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But Why? Blog Tools Rate This Blog
Creation Date: 09-18-2006 01:15 PM
Erick Mead
Blog Info
Status: Public
Entries: 11
Comments: 6
Views: 220,608

In General Rattling Bones Entry Tools Rate This Entry
  #7 New 05-23-2008 09:32 AM
Ki is rattling a bag of chicken bones in the eyes of some. I have a view of Ki, as a physical cyclic phenomenon that has a demonstrable physical basis -- and it really does rattle a bag of bones, but no chicken is involved -- unless you're just into that kind of thing -- not that there's anything wrong with that.

In response to a question about impulse of a strike it struck me (pun intended) that it is a matter not just of length of time, but of timing (in the sense of rhythm) in the frequency of the strike at impact. It matters -- not merely speed, but the actual frequency of the impact/react timing.

It requires some teensy background on force, momentum and Newton's Third Law (action= reaction).

The commonly understood linear equation F = ma can be rewritten as Σ F= dp/dt where the sum of forces is the change of momentum (p) with respect to time (t). Impulse, J = F * dt = dt* F = dt*dp/dt = dp, which is simply the change in momentum.

Very, very rarely can real world forces be treated as purely linear. Most forces are usually:
1) not isolated (there are other forces in play, with different 3D vectors),
2) dynamic, and the amount of force is changing rapidly with respect to time, and
3) eccentric (off center) as to both or all objects involved, thus involving moments (potential rotations) or actual rotations (angular momentum).

When an object is struck what strikes back (3rd law) is its moment of inertia -- its inherent reaction to having its center moved or its mass moved about about its own center. While this is often treated as linear inertia of the center of mass, that is in fact a very special case, since any object that has appreciable volume, is always hit at some distance from its actual center, creating a moment.

The object has its own inertial moment(s) that is being moved about its own center. If you hit the one end of an object that is in free space (momentarily detached from its support) it rotates about its own center in reaction -- i.e., it does not "hit back" in any linear sense, rather the inverse motion of its OWN inertia about its center creates the rotation reaction of the opposite side of the object in the opposite direction from the eccentric applied momentum (satisfying the 3rd law), rather than a linear "resistance" reaction and the point of contact. Thus, in angular momentum terms the "reaction force" is resolved internal to the object through a rotation. Or in a complex linked body (like ours) it is resolved through many, many possible cascades of alternating internal rotations (waves) in three dimensions (spiral waves).

Any wave has a frequency, and all objects have a resonant frequency at which they will harmonically and sympathetically vibrate. That represents the elimination of any internal damping of momentum in the wave being applied so that a resonant cyclic momentum reaches all part of the structure without appreciably diminishing - whereas a purely linear momentum does not.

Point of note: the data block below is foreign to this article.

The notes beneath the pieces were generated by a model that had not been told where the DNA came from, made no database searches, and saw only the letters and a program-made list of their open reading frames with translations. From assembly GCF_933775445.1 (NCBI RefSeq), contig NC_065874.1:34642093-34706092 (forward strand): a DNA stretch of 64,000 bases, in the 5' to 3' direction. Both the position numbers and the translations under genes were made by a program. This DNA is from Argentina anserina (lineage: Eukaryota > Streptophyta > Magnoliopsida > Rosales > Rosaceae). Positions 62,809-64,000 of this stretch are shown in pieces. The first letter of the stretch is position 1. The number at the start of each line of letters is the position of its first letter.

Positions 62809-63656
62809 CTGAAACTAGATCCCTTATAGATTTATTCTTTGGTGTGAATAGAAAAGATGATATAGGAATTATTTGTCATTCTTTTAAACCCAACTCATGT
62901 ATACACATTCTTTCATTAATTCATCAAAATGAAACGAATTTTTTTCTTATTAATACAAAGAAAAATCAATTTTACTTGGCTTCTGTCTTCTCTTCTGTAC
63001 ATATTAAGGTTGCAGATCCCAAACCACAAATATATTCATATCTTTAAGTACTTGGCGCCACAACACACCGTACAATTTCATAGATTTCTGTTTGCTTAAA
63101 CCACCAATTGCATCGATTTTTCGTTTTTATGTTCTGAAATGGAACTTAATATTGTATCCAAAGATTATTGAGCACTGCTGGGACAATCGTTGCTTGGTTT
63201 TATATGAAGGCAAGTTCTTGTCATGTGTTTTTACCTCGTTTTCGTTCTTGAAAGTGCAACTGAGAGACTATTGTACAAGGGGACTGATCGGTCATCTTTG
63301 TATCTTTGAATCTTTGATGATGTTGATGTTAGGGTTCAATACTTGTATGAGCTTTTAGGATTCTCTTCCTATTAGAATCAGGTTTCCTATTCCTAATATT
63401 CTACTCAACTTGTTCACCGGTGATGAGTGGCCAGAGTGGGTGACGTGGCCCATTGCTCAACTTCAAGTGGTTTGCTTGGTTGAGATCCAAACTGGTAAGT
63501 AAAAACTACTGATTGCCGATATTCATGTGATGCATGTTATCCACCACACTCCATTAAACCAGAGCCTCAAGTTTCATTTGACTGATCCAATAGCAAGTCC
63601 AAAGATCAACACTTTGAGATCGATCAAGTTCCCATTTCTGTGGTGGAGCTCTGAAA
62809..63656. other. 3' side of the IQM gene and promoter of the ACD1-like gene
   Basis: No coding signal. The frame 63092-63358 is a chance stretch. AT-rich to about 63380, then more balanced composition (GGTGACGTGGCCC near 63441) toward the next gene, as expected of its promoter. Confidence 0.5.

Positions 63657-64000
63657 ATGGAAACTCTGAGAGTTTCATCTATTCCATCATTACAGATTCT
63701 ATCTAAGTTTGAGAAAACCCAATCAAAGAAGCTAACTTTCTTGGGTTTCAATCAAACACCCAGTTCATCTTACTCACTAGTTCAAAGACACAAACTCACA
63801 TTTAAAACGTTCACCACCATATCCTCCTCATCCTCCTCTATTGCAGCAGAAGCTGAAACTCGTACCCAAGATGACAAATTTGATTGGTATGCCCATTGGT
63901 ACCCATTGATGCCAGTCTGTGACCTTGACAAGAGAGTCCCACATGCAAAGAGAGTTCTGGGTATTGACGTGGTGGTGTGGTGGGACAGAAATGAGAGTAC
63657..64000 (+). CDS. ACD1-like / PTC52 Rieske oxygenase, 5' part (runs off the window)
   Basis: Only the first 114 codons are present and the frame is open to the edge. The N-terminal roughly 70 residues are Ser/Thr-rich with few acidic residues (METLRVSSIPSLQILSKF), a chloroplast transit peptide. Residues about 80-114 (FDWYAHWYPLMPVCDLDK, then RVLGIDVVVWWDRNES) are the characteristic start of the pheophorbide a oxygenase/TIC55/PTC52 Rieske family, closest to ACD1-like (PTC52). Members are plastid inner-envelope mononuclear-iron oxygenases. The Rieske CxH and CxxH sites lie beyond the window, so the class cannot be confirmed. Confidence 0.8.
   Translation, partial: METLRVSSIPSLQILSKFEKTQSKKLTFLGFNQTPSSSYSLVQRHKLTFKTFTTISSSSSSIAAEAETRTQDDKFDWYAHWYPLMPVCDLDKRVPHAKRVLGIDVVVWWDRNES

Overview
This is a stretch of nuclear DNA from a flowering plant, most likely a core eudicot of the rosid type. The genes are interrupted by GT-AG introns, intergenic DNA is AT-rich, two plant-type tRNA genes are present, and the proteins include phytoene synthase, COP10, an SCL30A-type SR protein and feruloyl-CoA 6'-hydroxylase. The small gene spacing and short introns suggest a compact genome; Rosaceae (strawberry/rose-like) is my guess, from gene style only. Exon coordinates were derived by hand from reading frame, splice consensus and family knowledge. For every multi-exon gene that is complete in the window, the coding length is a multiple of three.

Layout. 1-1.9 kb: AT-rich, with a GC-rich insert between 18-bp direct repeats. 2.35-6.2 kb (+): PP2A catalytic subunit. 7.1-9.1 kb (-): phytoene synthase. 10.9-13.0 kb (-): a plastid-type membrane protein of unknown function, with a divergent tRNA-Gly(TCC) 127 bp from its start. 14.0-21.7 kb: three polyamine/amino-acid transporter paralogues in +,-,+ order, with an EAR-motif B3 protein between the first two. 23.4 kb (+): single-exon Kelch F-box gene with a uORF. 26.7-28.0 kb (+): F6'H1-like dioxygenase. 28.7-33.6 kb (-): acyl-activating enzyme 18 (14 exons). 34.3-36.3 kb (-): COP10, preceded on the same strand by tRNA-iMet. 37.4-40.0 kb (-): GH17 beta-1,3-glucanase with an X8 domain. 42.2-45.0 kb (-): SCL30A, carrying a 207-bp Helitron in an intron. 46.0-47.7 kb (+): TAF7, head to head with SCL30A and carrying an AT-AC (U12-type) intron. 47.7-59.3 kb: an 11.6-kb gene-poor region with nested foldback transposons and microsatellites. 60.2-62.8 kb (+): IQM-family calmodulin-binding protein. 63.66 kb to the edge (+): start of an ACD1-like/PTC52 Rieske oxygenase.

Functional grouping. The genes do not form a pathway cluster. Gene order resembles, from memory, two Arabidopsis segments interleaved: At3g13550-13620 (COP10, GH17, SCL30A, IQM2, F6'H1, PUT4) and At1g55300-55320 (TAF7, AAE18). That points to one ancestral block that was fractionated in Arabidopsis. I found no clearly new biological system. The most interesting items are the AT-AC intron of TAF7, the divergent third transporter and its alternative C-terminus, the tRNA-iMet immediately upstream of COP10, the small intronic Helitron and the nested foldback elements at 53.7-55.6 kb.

Inversely, if you provide a certain shape and rhythm of impulse (defined as a change in angular momentum) to one part of an object (at the resonant frequency -- equivalent to a rate of application, or the correct rhythm or maai, pick your terminology) that angular momentum propagates through in a harmonic fashion with minimal internal damping, the spiral rotation reaches the extremity supporting it -- and in the anti-phase of the wave -- detaches the object momentarily from its support (overcomes briefly the moment of gravity and the entire body of the object is then instantaneously free to rotate in space in response to the positive phase of the pulse. And if the wave is spiral, then the positive phase is offset from the anti phase by 180 degrees( of the spiral's rotation, but not necessarily in the same plane as the anti-phase at the time it affected the detachmentnof the support -- i.e. the turn of the spiral can carry the support outside of its limit of lateral stability

In short you can pound people so as to drive them in the ground, in which case you are merely hitting earth, or you can pound them so as to unstick them from the ground -- if you do it right -- and it has less to do with gross angles of strike than with the frequency of impulse at impact. Bone rattling strikes are exactly that and they can be relatively slow or much more energetic as long as they are some harmonic of the fundamental frequency of the body.

Thus, it also has less to do with the magnitude of the movement, or its absolute energy. Since the human body is in a constant struggle with gravity its own movements play in to the resonance cascade an things like Ikeda Shihan's infamous wrist twitch drops on big burly guys become much more comprehensible. It is harmony like in music -- because it IS music. And it must be learned, like music, intuitively and through much practice.

The resonant frequency of the human body is found in studies to be about 10 Hz. You can easily determine this for yourself: Perform tekubi furi at the rate where your middle vibrates up and down and count the cycles in one second. Do the same for furitama at the rate where you feel your center vibrate in time with the motion of the hands. It's right at 10 Hz for both actions, and it alternately lifts and drops the weight off your heels.

With real people there are biomechanical things (that relate in a deep way to this point) coming into play like exploiting ones own and one's opponent's autonomic stretch reflexes to different advantage -- but that is another topic of discussion .
Views: 14080

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